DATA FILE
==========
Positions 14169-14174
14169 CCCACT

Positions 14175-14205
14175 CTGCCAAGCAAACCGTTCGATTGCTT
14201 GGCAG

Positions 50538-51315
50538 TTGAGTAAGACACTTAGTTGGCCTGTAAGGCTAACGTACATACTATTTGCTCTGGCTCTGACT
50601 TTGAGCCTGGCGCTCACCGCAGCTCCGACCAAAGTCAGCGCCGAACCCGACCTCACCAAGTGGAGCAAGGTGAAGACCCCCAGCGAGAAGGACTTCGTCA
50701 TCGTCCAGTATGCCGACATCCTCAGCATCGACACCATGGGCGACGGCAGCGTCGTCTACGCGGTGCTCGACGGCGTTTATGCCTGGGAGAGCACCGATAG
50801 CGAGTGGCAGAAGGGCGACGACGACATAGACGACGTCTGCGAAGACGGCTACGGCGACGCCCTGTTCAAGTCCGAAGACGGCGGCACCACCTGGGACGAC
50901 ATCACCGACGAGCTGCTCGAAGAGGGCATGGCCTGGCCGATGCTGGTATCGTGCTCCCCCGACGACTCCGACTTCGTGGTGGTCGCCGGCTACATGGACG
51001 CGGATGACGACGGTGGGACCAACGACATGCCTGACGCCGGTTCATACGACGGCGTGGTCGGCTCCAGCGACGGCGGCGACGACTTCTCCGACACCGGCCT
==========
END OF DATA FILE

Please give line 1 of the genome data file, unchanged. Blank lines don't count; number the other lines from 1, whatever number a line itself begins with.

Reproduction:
Positions 14169-14174